World MMA Bantamweight Scouting Report: #1 – Eduardo Dantas

Coming as no surprise to many of our fine readers, Nova Uniao’s Eduardo Dantas ranks at #1 on our 2011 World MMA Bantamweight Scouting Report…

By: Leland Roling | 13 years
World MMA Bantamweight Scouting Report: #1 – Eduardo Dantas
Bloody Elbow 2.0 | Anton Tabuena

Coming as no surprise to many of our fine readers, Nova Uniao’s Eduardo Dantas ranks at #1 on our 2011 World MMA Bantamweight Scouting Report. The Shooto veteran entered the sport back in March of 2007 at the youthful age of 18. Since that time, he’s amassed an impressive 10-2 record with victories over Shinichi Kojima, Luiz Alberto Nogueira, and Hiromasa Ogikubo. Masakatsu Ueda’s victory over Dantas for the Shooto 132 lb. title in July of 2009 was a small setback in Dantas’ quick progression to the top, but the 22-year-old has the potential to be a long-standing champion in a major promotion like the UFC in the future.

Offensive Skills: Dantas has all the tools to be a top five, possibly top three, bantamweight in the UFC. He has strong stand-up skills, using his reach and range tactics to pepper opponents while also exploding through flying knees and aggressive flurries to surprise his prey. He has a diverse kicking game, utilizing leg and body kicks to damage his opponents from a safe distance, and he possesses key intangibles that make him one of the best strikers in the prospect pool — a rock solid chin and fearlessness of the counter.

On the ground, Dantas is equally dangerous. He possesses highly-technical Brazilian Jiu-Jitsu skills. He’s a threat from the top or the bottom, uses his long limbs to maintain an active, high guard against his opponents, and can consistently threaten with submissions from anywhere on the mat.

Defensive Skills: Dantas’ takedown defense is a work in progress. He has shown above average ability to stuff takedowns, but he hasn’t faced a world class wrestler in his career yet. He doesn’t seem to care about being on his back either, somewhat limiting how we can view where he is in his progression defensively.

On the feet, Dantas’ lackadaisical defense of his chin is somewhat of a concern. He tends to leave his hands down, although that’s mostly due to the fact that he’s eying an aggressive rush at his opponent’s chin. Obviously, at this early stage in his career, he hasn’t felt the effects of being pummeled in the jawline repeatedly. Hopefully, protecting his chin is on the priority list of areas to improve.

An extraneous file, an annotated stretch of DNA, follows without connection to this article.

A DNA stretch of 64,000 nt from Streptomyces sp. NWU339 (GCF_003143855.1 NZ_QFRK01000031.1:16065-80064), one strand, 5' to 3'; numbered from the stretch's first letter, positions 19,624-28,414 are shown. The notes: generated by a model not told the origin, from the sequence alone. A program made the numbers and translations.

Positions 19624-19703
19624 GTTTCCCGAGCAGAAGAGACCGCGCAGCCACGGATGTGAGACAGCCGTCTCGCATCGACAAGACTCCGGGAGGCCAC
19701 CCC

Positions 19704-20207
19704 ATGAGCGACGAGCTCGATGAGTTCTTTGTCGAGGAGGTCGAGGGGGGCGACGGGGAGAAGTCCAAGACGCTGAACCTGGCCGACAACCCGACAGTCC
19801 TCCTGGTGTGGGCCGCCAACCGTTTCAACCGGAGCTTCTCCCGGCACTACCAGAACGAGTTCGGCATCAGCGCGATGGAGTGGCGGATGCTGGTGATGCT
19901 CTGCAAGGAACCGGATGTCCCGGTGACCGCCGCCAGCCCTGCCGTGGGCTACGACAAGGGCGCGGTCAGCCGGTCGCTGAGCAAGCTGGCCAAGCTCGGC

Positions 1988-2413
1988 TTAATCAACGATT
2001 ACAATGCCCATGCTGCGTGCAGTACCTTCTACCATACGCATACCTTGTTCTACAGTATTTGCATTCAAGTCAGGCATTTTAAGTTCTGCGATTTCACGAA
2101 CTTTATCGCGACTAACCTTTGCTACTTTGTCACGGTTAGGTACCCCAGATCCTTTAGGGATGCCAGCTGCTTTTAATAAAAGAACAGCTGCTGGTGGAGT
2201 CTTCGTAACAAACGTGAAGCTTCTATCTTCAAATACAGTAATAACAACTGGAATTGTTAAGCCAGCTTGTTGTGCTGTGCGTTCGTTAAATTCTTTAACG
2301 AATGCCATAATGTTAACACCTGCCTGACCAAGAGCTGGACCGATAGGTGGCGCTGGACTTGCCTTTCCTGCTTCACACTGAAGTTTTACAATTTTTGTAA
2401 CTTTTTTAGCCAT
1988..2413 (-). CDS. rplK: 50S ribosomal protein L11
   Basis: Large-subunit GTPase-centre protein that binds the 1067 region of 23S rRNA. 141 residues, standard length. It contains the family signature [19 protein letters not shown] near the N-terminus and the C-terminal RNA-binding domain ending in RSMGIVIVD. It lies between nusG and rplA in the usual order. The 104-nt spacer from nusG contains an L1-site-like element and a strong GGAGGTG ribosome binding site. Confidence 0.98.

Progression: From fight to fight, Dantas is improving slightly. Some fans might see that as a bad thing, but Dantas entered the sport as an elite level fighter from the start. In only his fourth fight, he defeated flyweight kingpin Shinichi Kojima, an enormous feat considering he was only 18 years old at the time. Stiffer competition will reveal the major areas he’ll need to improve upon, but at this stage in his career — it’s difficult to assessment where he’s deficient when he’s been so effective.

Environment: Dantas trains out of Nova Uniao in Brazil, and he’s served as one of Jose Aldo’s consistent training partners during his rise to fame in the WEC and now UFC. I don’t think I need to tell fans how important Dantas’ camp is to his development. We all know that Nova Uniao is one of the premier camps in Brazil.

Bantamweight Featherweight Lightweight
#1 – Eduardo Dantas
#2 – Farkhad Sharipov
#3 – Jimmie Rivera
#4 – Yusup Saadulaev
#5 – John Lineker
#6 – Adrian Wooley
#7 – Rodrigo Lima
#8 – Tommy Vargas
#9 – Mike Easton
#10 – Denis Puric
#1 – Antonio Carvalho
#2 – Taiki Tsuchiya
#3 – Mark Adams
#4 – Alan Omer
#5 – Koichiro Matsumoto
#6 – Tom Niinimaki
#7 – Marcos Vinicius
#8 – Matt Fiordirosa
#9 – Isaac DeJesus
#10 – Michel Gagnon
#1 – Thiago Michel
#2 – Ricardo Tirloni
#3 – Magno Almeida
#4 – Ui Cheol Nam
#5 – Henrique Mello
#6 – Reza Madadi
#7 – Alexander Sarnavskiy
#8 – Ole Laursen
#9 – Guillaume DeLorenzi
#10 – Al Iaquinta
Welterweight Middleweight Light Heavyweight
#1 – Yuri Villefort
#2 – Alex Garcia
#3 – Erick Silva
#4 – Douglas Lima
#5 – Luis “Sapo” Santos
#6 – Jesse Juarez
#7 – Gunnar Nelson
#8 – Quinn Mulhern
#9 – Alberto Mina
#10 – Joe Ray
#1 – Papy Abedi
#2 – Chris Weidman
#3 – Vitor Vianna
#4 – Vyacheslav Vasilevsky
#5 – Bruno Santos
#6 – Costantinos Philippou
#7 – Jordan Smith
#8 – Uriah Hall
#9 – Victor O’Donnell
#10 – Assan Njie
#1 – Marcos Pezao
#2 – Gian Villante
#3 – Jimi Manuwa
#4 – Glover Teixeira
#5 – Jan Blachowicz
#6 – Yoel Romero
#7 – Ryan Jimmo
#8 – Nik Fekete
#9 – Marcus Vanttinen
#10 – Ronny Markes

Potential: Shooto fighters were one of the problems when we initially laid out our criteria for the countdown. Was Shooto considered a major organization in the lower weight classes? Yes and no. Ueda, who has been ranked in the top 25 here at for a long time, was axed from our list due to his acceptance as a top-flight fighter. Dantas, despite battling Ueda in the past, had yet to reach a plateau in which many fans knew of him, and the same could be said for our #1 ranked featherweight prospect Antonio Carvalho. Thus, Dantas was included in our pool of talent, and an easy consideration for #1.

Dantas is the most well-rounded fighter on the countdown, period. He has the stand-up and ground skills to threaten opponents at any moment in a fight. At 22 years of age, Dantas is already considered one of the very best in his weight class who has yet to prove it to the droves of fans in the UFC. With the support of Nova Uniao and an evolving arsenal of weapons, Eduardo Dantas’ name will be in the spotlight over the course of the next few years. You can count on it.


Eduardo Dantas vs. Hiromasa Ogikubo

Eduardo “Dudu” Dantas vs Fabio Oliveira

Eduardo Dantas vs Shinichi Kojima

Masakatsu Ueda vs Eduardo Dantas

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Leland Roling
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